Darby's Bible Synopsis
Then Naomi her mother in law said unto her, My daughter, shall I not seek rest for thee, that it may be well with thee?
The following commentary covers Chapters 1 through 4.
The Book of Ruth tells us also of the days of the judges, when there was no king in Israel; but it shews us the fair side of those days, in the operations of the grace of God, who (blessed be His name!) never failed to work in the midst of the evil, as also in the steady progress of events towards the fulfilment of His promises in the Messiah, whatever may have been the simultaneous progress of the general evil. Ruth, a stranger seeking shelter by faith under the wings of the God of Israel, is received in grace, and the genealogy of David, king over Israel according to grace, is linked with her. It is the genealogy of the Lord Jesus Himself after the flesh.
This book appears to me to set before us in type, the reception in grace of the remnant of Israel in the last days, their Redeemer (the kinsman, who has the right of redemption) having taken their cause in hand. Eli-Melech (which signifies God the King) being dead, Naomi (my delight, my pleasure) becomes a widow, and eventually loses her children also. She typifies the Jewish nation, who, having lost her God, is like a widow and has no heir. Yet there shall be a remnant, destitute of all right to the promises (and therefore prefigured historically by a stranger), who will be received in grace (similarly to the Gentiles and the assembly [See Note #1] )-who will faithfully and heartily identify itself with desolate Israel; for Ruth clave to her and to her God (see Ruth 1:16). God will own this remnant, which, poor and afflicted itself, will in heart obey the commands given to the people. Naomi, who in her destitution is a type of the nation, acknowledges her condition: she calls herself Mara (bitterness). He who was nearest of kin, who would willingly have redeemed the inheritance, refuses to do so, if Ruth must be taken with it. The law was never able (nor the assembly either) to re-establish Israel in their inheritance, nor to raise up in grace the name of the dead.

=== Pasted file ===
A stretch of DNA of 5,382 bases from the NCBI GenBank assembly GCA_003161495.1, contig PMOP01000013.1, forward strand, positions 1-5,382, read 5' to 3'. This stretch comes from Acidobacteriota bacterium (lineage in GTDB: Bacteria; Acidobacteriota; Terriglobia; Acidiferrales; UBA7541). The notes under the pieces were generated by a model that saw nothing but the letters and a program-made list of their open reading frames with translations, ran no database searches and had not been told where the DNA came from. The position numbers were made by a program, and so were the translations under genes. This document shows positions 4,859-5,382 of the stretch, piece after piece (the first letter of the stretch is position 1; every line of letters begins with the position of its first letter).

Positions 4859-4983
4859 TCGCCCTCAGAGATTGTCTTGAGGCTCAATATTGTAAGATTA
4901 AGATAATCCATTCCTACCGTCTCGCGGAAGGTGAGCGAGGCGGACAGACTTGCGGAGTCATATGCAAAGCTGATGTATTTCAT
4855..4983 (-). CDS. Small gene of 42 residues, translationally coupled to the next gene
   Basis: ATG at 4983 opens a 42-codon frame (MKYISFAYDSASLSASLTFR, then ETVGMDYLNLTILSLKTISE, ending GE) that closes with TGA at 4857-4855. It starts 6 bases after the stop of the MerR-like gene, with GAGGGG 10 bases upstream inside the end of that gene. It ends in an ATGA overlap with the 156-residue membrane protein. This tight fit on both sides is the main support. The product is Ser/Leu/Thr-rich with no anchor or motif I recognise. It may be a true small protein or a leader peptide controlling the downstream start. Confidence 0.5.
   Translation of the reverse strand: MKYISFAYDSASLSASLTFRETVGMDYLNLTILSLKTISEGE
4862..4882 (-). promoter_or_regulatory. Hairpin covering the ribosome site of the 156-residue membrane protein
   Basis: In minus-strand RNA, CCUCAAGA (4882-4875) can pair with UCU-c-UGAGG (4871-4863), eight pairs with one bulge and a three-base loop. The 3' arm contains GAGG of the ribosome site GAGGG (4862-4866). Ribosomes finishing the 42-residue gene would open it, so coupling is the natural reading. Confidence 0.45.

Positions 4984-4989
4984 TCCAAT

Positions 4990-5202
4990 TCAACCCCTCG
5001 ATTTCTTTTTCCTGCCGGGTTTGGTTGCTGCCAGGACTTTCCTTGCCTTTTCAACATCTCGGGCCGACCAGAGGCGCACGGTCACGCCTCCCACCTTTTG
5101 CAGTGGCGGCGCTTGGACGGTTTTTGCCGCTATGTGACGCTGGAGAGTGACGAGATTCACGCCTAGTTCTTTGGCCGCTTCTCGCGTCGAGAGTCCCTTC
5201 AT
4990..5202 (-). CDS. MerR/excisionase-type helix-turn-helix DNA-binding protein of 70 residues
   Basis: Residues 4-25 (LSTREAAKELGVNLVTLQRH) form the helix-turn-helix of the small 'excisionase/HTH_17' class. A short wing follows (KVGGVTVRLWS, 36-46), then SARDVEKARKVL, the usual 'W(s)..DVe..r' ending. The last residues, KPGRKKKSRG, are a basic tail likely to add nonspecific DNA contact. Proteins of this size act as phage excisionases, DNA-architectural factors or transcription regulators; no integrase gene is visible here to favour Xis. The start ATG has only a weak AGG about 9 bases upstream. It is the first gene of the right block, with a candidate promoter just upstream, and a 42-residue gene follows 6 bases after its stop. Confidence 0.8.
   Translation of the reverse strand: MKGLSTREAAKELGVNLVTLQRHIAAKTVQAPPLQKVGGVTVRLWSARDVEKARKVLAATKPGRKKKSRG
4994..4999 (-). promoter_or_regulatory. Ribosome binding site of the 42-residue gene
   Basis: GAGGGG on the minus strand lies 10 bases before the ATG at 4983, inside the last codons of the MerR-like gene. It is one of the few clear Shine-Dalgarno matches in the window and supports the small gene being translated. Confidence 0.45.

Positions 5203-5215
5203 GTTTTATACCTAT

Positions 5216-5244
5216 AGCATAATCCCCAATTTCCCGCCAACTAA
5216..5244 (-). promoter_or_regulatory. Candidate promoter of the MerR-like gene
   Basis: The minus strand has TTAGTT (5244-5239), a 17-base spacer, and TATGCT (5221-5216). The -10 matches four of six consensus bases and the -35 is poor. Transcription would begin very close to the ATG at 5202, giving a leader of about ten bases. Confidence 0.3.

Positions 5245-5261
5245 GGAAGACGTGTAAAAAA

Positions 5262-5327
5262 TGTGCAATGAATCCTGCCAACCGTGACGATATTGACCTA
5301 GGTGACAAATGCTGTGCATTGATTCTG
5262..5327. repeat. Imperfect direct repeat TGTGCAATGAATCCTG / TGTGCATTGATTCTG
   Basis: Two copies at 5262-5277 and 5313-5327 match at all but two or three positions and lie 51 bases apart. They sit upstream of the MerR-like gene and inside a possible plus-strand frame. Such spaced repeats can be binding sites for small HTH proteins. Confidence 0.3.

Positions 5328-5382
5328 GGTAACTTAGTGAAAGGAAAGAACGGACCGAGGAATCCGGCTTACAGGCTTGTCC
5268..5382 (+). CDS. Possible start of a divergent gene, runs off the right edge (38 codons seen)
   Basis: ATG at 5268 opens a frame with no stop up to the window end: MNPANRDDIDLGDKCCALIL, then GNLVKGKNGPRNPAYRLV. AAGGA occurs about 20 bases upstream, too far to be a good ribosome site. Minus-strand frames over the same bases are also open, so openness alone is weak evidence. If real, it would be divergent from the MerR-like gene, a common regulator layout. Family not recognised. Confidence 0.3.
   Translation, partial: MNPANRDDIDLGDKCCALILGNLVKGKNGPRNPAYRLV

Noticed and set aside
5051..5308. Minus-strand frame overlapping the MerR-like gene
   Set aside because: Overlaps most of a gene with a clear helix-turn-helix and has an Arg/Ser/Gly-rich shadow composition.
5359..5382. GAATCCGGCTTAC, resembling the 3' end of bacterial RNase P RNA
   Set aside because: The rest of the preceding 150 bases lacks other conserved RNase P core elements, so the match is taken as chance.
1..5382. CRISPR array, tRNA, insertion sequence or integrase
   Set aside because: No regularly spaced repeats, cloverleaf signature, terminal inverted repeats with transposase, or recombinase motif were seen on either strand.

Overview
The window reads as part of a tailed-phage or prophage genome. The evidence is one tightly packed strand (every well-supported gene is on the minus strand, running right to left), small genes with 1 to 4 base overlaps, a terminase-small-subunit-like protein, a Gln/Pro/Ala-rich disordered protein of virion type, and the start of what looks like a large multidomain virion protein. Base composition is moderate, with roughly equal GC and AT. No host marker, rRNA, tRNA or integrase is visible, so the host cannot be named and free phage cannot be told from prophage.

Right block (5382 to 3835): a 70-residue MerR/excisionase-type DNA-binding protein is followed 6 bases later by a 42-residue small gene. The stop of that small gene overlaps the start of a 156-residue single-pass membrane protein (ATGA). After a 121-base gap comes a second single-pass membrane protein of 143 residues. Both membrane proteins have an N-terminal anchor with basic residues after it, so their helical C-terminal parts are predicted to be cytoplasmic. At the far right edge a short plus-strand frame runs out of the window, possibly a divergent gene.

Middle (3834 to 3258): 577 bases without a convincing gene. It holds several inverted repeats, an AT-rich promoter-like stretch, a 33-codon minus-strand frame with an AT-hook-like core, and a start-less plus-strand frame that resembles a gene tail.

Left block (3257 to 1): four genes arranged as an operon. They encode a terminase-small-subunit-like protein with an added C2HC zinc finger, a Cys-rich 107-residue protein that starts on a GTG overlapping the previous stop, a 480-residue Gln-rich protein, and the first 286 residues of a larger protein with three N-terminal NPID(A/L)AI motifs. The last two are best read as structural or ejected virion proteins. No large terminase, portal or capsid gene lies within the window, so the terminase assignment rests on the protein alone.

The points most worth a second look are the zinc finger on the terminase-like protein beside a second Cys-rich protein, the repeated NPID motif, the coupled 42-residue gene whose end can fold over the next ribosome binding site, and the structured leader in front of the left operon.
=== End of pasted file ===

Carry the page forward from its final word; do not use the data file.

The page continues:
Boaz (in him is strength), upon whom the remnant had no direct claim (and who typifies Christ risen, in whom are the sure mercies of David), undertakes to raise up the name of the dead, and to re-establish the heritage of Israel. Acting in grace and in kindness, and encouraging the patient humble faith of the remnant, the meek of the earth, he shews himself faithful to fulfil the purpose and the will of God with respect to this poor desolate family. Nothing can be more touching and exquisite than the details given here. The character of Ruth, this poor woman of the Gentiles, has great beauty. "Naomi took the child that was born to her, and laid it in her bosom"; and they said, "There is a son born to Naomi." In fact the heir of the promises will be born unto Israel as a nation, although the fulfilment of the promise affects the remnant only, which, fully identifying itself with the interests of God's people, has sought neither the rich nor the poor, but, in faith and obedience, has kept the testimony of God amongst the people in the path appointed by Him.
Thus, if on one side the Book of Judges shews us the falling away of the people of Israel, and their failure under responsibility, even when God was their helper, on the other side this touching and precious book sets before us, as the dawn of better things, grace acting in the midst of difficulties, securing the fulfilment of promise, and embellishing this scene of misery and sin by lovely and beautiful instances of faith, precious fruits of grace, whether in weakness and devotedness, or in strength and kindness, and always in accordance with the perfect will of God, and assuring by this touching history, as a type, the full restoration of Israel to blessing according to promise. It is a refreshing and lovely picture in the midst of the hard-mindedness and sorrows of Israel.